The Irish Rugby Football Union (IRFU) is amending its gender participation policy for the forthcoming season, preventing transgender women from playing contact female rugby.
The IRFU has said that the move is “based on medical and scientific evidence and in line with World Rugby guidance.”
This follows a similar move from the Rugby Football Union in England, which announced the decision in July, with the RFU Council voting in favour of the ban, following a two-year review.
A statement released on Wednesday, August 10, read: “The IRFU is keenly aware that this is a sensitive and challenging area for those involved and the wider LGBT+ community and will continue to work with those impacted, providing support to ensure their ongoing involvement with the game.
“Recent peer-reviewed research provides evidence that there are physical differences between those people whose sex was assigned as male and those as female at birth, and advantages in strength, stamina and physique brought about by male puberty are significant and retained even after testosterone suppression.
“The new policy, which is in line with that of World Rugby, the RFU and other governing bodies, will mean that contact rugby for players in the female category is limited to those whose sex was recorded as female at birth.
“There are two registered players affected, in Ireland, by this change and the IRFU has discussed the matter directly with them including options to remain active in the game, such as non-contact playing formats (tag/touch rugby), refereeing, coaching, and volunteering, underlining that the IRFU values their on-going involvement in the game.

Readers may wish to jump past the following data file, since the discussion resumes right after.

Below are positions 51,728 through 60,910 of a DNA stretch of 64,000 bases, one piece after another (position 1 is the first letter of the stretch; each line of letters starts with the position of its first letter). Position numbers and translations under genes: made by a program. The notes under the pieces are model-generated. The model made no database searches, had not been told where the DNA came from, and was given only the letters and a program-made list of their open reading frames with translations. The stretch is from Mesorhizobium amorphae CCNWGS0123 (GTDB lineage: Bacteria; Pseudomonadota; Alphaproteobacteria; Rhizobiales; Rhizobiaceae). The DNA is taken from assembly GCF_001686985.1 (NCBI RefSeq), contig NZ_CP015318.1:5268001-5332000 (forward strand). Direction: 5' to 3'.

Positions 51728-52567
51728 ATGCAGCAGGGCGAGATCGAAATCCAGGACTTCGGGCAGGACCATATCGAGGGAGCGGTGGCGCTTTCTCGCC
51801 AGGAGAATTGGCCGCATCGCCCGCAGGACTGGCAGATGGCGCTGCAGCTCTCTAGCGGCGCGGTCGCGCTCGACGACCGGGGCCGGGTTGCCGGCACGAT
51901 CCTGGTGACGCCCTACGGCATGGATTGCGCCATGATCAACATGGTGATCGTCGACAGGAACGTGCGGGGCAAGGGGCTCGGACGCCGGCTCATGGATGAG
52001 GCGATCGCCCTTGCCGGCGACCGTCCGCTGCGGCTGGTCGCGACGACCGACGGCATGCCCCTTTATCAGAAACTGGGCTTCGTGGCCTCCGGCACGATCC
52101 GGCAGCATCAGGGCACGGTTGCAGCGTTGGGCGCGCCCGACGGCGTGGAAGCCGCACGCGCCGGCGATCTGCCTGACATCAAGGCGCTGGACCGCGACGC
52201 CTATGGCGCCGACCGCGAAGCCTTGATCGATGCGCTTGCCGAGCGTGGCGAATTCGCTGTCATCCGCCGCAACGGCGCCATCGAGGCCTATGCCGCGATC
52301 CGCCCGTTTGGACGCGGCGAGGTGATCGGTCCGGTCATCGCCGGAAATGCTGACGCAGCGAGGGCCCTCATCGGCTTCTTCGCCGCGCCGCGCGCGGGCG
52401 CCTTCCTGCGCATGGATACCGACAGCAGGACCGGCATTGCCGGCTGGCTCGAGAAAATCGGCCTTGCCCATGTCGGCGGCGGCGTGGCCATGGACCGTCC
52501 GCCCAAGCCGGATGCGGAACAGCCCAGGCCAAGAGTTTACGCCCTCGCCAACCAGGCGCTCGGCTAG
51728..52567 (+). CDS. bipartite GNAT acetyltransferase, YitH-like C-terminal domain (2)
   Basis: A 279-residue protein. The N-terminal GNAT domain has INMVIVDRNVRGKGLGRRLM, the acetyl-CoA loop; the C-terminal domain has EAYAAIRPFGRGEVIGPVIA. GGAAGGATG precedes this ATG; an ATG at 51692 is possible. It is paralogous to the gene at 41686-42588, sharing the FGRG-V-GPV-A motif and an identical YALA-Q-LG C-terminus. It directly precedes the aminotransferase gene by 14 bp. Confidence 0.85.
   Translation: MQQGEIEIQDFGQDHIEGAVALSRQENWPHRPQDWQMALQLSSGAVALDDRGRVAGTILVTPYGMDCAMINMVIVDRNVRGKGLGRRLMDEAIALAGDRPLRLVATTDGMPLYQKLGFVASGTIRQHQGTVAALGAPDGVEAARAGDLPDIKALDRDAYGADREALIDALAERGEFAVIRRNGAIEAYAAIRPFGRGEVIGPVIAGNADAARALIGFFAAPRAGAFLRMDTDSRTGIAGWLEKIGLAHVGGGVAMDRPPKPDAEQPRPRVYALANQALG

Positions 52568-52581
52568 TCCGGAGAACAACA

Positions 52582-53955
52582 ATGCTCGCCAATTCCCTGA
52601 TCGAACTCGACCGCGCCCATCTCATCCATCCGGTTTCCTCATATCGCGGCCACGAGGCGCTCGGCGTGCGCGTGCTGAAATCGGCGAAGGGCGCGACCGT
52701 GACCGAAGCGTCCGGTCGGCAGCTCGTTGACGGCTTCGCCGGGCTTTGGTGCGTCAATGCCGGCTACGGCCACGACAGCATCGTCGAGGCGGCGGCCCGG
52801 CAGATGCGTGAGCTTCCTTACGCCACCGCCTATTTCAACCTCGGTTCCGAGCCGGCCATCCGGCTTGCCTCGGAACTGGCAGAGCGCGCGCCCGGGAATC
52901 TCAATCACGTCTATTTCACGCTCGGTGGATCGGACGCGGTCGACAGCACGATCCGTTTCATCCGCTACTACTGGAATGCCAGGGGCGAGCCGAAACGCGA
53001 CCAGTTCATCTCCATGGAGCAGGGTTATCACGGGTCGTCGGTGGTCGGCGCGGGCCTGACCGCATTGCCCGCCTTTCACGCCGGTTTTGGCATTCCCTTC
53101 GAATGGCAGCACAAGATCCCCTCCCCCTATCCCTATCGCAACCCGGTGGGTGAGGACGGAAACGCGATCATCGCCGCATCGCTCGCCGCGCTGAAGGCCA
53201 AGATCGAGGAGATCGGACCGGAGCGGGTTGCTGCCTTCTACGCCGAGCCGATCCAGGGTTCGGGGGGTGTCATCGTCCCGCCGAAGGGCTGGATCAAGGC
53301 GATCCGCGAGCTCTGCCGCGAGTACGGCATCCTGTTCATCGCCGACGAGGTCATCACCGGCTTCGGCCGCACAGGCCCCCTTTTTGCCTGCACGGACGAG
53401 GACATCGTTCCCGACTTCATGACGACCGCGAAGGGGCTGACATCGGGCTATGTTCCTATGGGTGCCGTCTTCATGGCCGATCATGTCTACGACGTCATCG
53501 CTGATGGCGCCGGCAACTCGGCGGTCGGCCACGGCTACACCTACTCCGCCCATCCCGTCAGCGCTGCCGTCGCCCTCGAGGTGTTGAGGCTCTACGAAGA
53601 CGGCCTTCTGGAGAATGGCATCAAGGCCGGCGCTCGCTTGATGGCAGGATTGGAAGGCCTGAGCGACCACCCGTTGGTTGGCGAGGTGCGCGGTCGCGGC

“In the male category, players whose sex is recorded at birth as female may continue to play if they provide written consent and a risk assessment is carried out. The IRFU has spoken to players we are permitted to contact directly and will work with them to support ongoing participation in the sport.”
Anne Marie Hughes, Spirit of Rugby Programme Manager at IRFU, who has worked on policy development in this area since 2014, added: “The IRFU is committed to inclusivity and has worked with the players and other groups in the LGBTQ+ community to explain that this change is based solely on new research related to safety. This is a particularly sensitive area, and it is important that respect is shown to all members of our rugby family and the wider community.
“We will continue to work to be as inclusive as we can be and to explore areas such as tag and touch rugby, which we know some of our players are already considering, refereeing, volunteering, and coaching.
“We continue to stand with the LGBTQ+ community, and while we accept that some may feel disappointed in this decision, we want to again underline to them – there is a place for everyone in rugby, and we can all work together.”